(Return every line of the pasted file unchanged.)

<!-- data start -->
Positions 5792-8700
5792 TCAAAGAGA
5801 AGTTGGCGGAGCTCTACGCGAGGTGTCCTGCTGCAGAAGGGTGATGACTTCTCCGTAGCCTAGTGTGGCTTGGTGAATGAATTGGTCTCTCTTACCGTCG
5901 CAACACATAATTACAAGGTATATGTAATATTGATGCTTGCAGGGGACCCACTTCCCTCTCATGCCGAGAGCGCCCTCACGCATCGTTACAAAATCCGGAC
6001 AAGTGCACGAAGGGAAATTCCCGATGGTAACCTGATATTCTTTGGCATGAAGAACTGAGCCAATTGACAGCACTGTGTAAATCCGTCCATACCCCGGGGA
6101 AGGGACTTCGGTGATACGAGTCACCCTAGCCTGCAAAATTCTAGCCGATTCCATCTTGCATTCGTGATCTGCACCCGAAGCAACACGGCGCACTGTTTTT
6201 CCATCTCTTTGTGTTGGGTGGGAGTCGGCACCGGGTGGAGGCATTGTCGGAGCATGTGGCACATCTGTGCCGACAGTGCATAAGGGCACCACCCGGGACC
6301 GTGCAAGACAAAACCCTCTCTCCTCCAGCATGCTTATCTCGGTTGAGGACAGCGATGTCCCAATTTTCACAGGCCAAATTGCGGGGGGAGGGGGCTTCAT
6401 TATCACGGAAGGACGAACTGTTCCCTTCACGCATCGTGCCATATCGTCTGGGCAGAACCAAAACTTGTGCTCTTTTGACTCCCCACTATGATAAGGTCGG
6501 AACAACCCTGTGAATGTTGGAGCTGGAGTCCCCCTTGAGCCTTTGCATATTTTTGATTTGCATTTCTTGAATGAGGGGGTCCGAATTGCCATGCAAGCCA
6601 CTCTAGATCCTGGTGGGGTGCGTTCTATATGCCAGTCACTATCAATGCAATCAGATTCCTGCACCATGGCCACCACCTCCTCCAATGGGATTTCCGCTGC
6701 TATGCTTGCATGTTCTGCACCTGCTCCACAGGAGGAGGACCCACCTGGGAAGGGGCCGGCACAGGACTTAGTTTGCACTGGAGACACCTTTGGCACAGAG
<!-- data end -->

Positions 5792-8700
5792 TCAAAGAGA
5801 AGTTGGCGGAGCTCTACGCGAGGTGTCCTGCTGCAGAAGGGTGATGACTTCTCCGTAGCCTAGTGTGGCTTGGTGAATGAATTGGTCTCTCTTACCGTCG
5901 CAACACATAATTACAAGGTATATGTAATATTGATGCTTGCAGGGGACCCACTTCCCTCTCATGCCGAGAGCGCCCTCACGCATCGTTACAAAATCCGGAC
6001 AAGTGCACGAAGGGAAATTCCCGATGGTAACCTGATATTCTTTGGCATGAAGAACTGAGCCAATTGACAGCACTGTGTAAATCCGTCCATACCCCGGGGA
6101 AGGGACTTCGGTGATACGAGTCACCCTAGCCTGCAAAATTCTAGCCGATTCCATCTTGCATTCGTGATCTGCACCCGAAGCAACACGGCGCACTGTTTTT
6201 CCATCTCTTTGTGTTGGGTGGGAGTCGGCACCGGGTGGAGGCATTGTCGGAGCATGTGGCACATCTGTGCCGACAGTGCATAAGGGCACCACCCGGGACC
6301 GTGCAAGACAAAACCCTCTCTCCTCCAGCATGCTTATCTCGGTTGAGGACAGCGATGTCCCAATTTTCACAGGCCAAATTGCGGGGGGAGGGGGCTTCAT
6401 TATCACGGAAGGACGAACTGTTCCCTTCACGCATCGTGCCATATCGTCTGGGCAGAACCAAAACTTGTGCTCTTTTGACTCCCCACTATGATAAGGTCGG
6501 AACAACCCTGTGAATGTTGGAGCTGGAGTCCCCCTTGAGCCTTTGCATATTTTTGATTTGCATTTCTTGAATGAGGGGGTCCGAATTGCCATGCAAGCCA
6601 CTCTAGATCCTGGTGGGGTGCGTTCTATATGCCAGTCACTATCAATGCAATCAGATTCCTGCACCATGGCCACCACCTCCTCCAATGGGATTTCCGCTGC
6701 TATGCTTGCATGTTCTGCACCTGCTCCACAGGAGGAGGACCCACCTGGGAAGGGGCCGGCACAGGACTTAGTTTGCACTGGAGACACCTTTGGCACAGAG